Projected as MLB's worst team, Orioles enter winter meetings with business of improving from the top

This week's winter meetings in Las Vegas mark the beginning of the baseball calendar in earnest, and provide an idea of why the Orioles will be content carrying on their managerial and front-office interviews while letting the whir of 2019 roster-building go on around them.

The latest edition of FanGraphs’ 2019 projections, which take into account the beginning of free agency and last month's non-tenders, have the Orioles projected as the worst team in the major leagues at 63-99, four games worse than the next-worst team, the Miami Marlins.


The Orioles will be in Las Vegas from Monday to Thursday for their first winter meetings led by new executive vice president and general manager Mike Elias.

While that would represent a 16-game improvement from their 115-loss 2018 season, the Orioles' stated plans of building an "elite talent pipeline" under new general manager and executive vice president Mike Elias includes a lot more infrastructure work at this juncture than adding to the major league roster.

A team whose projected lineup's leader in wins above replacement (WAR) is third baseman Renato Núñez — a waiver claim last year — at 1.9 certainly lends itself to that long-term thinking.

The team projections have the Orioles 35 wins shy of the defending World Series champion Boston Red Sox (98-64), while the New York Yankees and Tampa Bay Rays are projected to win 93 and 84 games, respectively. Toronto isn't far behind with 79 wins.

It's as significant a gap as there is on the site's projections, and considering the Orioles won't have much in the way of big acquisitions to boost their expectations, it's the clearest illustration possible that however boring it might be, these meetings will be best spent focusing on building the organization that Elias wants in Baltimore.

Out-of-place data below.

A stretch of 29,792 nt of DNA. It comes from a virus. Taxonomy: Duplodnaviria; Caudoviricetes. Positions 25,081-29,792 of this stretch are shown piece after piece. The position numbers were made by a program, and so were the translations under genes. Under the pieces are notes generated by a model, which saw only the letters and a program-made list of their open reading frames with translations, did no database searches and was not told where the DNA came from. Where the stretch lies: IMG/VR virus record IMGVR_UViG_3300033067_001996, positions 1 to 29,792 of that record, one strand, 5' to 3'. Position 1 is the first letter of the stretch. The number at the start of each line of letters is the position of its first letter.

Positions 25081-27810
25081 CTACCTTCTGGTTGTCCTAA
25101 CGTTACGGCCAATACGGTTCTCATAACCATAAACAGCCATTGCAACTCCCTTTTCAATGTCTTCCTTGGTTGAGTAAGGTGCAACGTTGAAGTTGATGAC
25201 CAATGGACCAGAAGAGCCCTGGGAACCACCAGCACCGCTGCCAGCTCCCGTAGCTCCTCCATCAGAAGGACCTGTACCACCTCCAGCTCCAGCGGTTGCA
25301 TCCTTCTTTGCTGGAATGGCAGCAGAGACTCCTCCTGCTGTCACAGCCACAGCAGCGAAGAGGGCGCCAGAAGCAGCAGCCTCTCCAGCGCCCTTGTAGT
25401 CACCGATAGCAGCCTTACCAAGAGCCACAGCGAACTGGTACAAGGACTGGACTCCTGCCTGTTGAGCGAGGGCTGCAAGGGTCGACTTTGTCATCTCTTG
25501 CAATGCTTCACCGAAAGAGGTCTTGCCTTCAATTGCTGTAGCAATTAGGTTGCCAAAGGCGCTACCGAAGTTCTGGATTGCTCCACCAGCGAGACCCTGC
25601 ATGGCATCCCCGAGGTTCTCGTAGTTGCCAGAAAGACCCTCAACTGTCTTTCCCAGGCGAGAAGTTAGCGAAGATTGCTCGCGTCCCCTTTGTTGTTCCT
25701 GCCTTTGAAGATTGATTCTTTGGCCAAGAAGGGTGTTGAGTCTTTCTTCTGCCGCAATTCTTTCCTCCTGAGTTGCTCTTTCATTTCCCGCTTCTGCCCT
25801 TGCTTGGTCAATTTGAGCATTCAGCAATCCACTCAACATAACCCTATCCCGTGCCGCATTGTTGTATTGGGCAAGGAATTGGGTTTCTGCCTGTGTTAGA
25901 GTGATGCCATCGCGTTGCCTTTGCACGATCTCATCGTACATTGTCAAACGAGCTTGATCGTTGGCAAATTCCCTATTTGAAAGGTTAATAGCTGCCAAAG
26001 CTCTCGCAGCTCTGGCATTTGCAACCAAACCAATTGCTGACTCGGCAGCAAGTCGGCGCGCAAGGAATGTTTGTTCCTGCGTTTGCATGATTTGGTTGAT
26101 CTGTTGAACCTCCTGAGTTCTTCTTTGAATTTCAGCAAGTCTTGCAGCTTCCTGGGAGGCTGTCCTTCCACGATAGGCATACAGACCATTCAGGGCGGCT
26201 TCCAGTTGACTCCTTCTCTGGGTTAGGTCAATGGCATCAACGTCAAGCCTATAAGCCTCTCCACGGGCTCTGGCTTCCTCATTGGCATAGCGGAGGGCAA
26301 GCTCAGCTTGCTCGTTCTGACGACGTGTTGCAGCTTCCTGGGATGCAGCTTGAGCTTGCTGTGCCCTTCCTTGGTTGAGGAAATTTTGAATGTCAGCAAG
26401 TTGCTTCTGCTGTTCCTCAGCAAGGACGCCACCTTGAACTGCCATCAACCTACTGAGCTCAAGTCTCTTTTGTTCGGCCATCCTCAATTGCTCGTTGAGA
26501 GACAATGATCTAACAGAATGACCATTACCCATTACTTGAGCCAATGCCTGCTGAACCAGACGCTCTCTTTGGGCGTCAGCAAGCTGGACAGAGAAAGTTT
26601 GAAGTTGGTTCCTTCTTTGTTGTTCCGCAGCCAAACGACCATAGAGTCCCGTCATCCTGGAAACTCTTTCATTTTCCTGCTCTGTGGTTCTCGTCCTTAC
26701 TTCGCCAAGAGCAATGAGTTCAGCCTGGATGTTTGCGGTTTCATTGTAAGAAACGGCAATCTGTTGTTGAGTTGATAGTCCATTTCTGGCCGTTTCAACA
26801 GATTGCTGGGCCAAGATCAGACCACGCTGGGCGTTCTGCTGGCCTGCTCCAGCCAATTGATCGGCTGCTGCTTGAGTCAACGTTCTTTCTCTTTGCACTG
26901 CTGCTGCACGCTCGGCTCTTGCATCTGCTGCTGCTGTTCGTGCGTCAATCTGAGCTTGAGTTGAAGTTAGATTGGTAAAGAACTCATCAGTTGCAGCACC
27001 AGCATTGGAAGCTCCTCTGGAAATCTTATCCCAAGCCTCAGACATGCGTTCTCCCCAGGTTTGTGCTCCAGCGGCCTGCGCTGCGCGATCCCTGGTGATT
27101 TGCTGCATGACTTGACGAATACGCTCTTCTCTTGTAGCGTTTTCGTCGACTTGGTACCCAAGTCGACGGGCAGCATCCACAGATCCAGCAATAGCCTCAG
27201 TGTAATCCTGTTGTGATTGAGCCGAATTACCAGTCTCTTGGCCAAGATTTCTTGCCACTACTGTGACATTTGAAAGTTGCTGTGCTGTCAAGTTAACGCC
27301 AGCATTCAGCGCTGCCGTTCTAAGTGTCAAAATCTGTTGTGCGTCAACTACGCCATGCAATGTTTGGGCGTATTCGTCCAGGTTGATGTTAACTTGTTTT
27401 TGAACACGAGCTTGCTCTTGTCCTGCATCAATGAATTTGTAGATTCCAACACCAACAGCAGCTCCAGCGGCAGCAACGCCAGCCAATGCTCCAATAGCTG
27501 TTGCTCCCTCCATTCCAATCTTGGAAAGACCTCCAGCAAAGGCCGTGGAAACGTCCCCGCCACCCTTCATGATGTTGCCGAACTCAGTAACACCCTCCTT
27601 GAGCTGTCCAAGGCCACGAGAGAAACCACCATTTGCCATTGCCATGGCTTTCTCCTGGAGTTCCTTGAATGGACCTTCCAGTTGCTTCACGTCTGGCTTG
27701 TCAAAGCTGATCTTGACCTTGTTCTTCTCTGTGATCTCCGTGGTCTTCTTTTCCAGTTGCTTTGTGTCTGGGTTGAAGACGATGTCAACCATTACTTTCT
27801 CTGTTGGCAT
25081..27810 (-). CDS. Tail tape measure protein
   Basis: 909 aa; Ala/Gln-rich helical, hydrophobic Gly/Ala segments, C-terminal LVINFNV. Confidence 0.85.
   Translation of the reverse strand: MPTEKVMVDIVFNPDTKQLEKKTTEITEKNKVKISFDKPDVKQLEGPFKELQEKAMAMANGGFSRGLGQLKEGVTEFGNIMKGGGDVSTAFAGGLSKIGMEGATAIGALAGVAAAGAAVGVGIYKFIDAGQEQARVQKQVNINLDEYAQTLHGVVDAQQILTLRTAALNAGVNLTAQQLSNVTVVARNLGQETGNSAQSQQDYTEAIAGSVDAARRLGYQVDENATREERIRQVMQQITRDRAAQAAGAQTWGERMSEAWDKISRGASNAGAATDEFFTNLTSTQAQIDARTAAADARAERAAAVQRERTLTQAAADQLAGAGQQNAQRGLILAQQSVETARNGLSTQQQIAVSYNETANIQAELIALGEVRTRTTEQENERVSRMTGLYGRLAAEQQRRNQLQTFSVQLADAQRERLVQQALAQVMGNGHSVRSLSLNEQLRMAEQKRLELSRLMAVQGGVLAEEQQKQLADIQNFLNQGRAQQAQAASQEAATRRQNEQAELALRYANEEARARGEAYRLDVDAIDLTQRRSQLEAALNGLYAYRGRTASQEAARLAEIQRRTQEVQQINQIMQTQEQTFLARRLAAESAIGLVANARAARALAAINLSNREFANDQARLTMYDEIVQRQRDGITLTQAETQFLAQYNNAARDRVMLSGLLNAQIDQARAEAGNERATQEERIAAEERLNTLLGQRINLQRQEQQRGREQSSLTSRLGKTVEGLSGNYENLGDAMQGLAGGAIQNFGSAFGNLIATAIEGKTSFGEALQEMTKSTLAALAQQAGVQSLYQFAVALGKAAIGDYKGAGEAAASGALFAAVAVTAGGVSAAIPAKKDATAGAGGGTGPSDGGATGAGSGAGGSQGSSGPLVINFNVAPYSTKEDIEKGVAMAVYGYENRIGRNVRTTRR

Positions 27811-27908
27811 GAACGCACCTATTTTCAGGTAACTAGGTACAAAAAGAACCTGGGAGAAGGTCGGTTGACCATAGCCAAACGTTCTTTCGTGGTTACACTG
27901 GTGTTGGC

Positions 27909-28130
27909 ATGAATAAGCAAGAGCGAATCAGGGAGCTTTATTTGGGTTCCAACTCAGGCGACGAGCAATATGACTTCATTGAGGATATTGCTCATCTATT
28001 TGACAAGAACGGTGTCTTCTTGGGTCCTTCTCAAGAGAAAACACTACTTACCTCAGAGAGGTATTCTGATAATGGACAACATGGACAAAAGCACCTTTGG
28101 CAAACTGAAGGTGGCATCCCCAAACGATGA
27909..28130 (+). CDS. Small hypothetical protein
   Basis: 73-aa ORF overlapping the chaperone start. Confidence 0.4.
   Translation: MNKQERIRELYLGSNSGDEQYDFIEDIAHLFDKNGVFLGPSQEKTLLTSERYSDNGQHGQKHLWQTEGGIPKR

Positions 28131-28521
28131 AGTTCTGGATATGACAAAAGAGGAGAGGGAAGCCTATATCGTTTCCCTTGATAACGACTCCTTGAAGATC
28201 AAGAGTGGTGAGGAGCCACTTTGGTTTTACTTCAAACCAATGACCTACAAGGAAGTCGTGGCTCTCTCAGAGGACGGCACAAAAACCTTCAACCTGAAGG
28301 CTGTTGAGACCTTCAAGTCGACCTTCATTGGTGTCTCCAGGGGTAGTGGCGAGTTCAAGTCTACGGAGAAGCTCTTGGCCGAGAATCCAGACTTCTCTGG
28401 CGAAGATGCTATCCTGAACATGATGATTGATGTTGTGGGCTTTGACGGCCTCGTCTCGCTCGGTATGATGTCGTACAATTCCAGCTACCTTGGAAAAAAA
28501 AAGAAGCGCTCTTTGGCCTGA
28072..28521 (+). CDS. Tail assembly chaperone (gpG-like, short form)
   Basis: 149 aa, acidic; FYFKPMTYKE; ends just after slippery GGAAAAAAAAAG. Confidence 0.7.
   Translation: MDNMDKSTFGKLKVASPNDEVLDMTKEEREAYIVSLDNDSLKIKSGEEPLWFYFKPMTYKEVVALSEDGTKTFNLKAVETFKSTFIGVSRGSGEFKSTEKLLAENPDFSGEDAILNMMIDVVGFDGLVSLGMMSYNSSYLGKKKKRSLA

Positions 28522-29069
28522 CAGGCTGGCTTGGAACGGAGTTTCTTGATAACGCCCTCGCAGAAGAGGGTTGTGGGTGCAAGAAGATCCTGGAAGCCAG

Today, analytics are a necessary, day-to-day part of the modern game of baseball, one that has driven championship-winning franchises such as the Boston Red Sox, Chicago Cubs and Houston Astros — and an area in which the Orioles have lagged.

The list of vacancies is rather significant, most notably with the managerial job that the Orioles began interviewing for last week. Those will continue in Las Vegas, where the entire baseball world is at the Mandalay Bay. They also have significant analytics hires to make under assistant general manager Sig Mejdal, and need directors of scouting and player development to replace Gary Rajsich and Brian Graham, respectively.

It's a tall list of tasks, but considering how much distance there is between the Orioles and the rest of the league, their business this week will continue to build the scaffolding for their rebuild so they can start from the studs.

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